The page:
UNICEF underlines surge in child malnutrition in Haiti during pandemic

haiti child malnutrition

haiti child malnutrition

Last updated on June 5th, 2021 at 05:41 am

 Ongoing Covid-19 pandemic along with rising crime rate and extremely low resources in Haiti may jointly trigger severe acute childhood malnutrition, which is expected to double this year according to UNICEF.

Haiti is the poorest country in Americas with more than 80% of its population living in extreme poverty facing lack of basic resources. Extreme political volatility, economic crisis, increasing crimes and frequent natural disasters are a reason for the deprived condition of island. Crimes include rising wave of kidnappings in Haiti. Last month a group of Catholic clergy were kidnapped. The Church described circumstances as “descent into hell”.

The United Nations agency said that this year over 86,000 children in Haiti under age of five years can fall prey to severe childhood malnutrition. This number is exponentially high as compared to 41,000 last year. UNICEF said that acute malnutrition is less dangerous than severe acute malnutrition. Last year 61% children were affected by acute malnutrition, counting to 134,000 children under 5 years of age. The agency underlined that this year the number can go up to 217,000.

Jean Gough, the UNICEF Regional Director for Latin America and the Caribbean said, “I was saddened to see so many children suffering from malnutrition. Some will not recover unless they receive treatment in time.” Gough was recently visiting the country.

Food insecurity is a major crisis in Haiti affecting 4.4 million people out of a population of 11 million. This includes 1.9 million children. UNICEF has warned that upcoming hurricane season, that is from June to November in Haiti, can further worsen food crisis in the country.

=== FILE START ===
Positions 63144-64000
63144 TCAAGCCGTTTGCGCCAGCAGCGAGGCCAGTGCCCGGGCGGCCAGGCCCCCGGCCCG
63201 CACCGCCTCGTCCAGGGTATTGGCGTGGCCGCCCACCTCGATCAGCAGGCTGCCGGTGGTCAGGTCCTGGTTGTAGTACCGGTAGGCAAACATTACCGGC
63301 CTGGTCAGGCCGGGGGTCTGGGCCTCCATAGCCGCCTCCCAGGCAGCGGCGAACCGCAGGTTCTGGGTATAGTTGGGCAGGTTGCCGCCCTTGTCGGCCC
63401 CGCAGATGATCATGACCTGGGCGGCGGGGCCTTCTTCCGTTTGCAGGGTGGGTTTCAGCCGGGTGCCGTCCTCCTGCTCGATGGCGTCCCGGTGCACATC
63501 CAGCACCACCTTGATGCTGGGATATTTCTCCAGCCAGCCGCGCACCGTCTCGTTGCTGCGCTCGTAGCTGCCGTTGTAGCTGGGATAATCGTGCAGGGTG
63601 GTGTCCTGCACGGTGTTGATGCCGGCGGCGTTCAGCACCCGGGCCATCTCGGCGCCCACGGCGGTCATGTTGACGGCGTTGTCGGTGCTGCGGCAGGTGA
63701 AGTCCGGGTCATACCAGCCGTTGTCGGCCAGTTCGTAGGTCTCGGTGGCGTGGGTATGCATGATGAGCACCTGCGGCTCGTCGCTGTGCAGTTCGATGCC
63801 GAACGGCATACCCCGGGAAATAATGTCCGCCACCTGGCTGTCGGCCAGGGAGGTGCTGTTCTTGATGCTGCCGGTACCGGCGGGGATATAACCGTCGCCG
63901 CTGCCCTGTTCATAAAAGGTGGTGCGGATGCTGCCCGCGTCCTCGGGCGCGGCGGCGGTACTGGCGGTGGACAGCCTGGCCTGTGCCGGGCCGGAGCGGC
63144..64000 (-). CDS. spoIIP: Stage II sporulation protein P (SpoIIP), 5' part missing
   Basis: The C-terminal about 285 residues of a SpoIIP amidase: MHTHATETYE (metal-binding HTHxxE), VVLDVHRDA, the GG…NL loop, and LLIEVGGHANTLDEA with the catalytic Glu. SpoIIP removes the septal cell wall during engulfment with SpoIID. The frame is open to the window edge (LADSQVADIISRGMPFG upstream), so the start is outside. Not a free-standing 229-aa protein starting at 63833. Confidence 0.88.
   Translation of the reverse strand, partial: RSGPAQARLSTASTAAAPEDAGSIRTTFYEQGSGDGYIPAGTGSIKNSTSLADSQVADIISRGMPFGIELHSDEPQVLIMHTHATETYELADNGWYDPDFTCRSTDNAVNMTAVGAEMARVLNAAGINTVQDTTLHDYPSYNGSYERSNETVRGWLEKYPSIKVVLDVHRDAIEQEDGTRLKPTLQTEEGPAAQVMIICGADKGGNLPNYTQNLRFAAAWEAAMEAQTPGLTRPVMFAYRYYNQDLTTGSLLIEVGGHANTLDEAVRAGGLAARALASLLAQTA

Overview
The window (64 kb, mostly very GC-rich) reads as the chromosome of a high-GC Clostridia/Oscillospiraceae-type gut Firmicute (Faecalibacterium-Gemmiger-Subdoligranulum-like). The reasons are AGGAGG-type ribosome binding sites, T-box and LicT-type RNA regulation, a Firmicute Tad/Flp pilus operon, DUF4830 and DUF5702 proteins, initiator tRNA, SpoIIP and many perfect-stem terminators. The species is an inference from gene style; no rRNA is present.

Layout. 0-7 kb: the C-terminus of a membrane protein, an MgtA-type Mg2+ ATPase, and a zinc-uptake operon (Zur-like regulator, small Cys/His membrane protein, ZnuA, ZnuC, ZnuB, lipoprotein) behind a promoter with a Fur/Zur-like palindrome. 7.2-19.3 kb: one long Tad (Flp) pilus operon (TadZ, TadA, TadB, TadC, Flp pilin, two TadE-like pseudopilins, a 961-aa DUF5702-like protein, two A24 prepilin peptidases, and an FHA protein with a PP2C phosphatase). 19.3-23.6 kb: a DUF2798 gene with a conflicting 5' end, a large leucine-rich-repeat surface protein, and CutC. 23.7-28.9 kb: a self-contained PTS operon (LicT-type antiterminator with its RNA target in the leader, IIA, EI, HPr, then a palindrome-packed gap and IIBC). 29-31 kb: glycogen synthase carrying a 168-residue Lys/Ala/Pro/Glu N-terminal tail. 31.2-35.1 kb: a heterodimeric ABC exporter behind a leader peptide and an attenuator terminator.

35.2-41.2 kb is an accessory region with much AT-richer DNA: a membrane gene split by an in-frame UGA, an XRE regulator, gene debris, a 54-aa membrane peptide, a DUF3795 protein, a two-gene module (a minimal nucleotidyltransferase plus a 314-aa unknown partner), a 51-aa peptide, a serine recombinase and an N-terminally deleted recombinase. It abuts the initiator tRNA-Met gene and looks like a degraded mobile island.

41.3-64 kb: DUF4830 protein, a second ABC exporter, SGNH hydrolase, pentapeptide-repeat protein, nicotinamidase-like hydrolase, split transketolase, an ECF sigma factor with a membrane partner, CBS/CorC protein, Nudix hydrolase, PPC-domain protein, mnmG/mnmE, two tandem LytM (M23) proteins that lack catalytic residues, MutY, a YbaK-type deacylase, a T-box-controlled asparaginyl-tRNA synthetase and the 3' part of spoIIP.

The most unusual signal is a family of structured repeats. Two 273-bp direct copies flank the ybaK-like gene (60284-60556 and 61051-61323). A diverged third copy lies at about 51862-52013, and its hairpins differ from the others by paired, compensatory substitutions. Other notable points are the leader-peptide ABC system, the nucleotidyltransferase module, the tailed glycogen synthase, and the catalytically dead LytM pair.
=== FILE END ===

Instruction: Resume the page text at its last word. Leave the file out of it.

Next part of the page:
There also has been a fall in immunization last year due to health services disruption amid pandemic. This has brought children to a very vulnerable state. There already have been cases of Diphtheria in Haiti with possible measles outbreak later in the year.

Basic resources, that include food, clear water, sanitation, health facilities and immunization are the basic human rights of children along with education and security, which the children of Haiti are clearly deprived of.

Related Posts

About WR News Writer

WR News Writer is an engineer turned professionally trained writer who has a strong voice in her writing. She speaks on issues of migrant workers, human rights, and more.

Read Previous

India Covid19: Second wave increases migrant workers’ hardships

Read Next

Migrant workers of Vietnam got nowhere to go

Notify of
Inline Feedbacks
View all comments
Would love your thoughts, please comment.x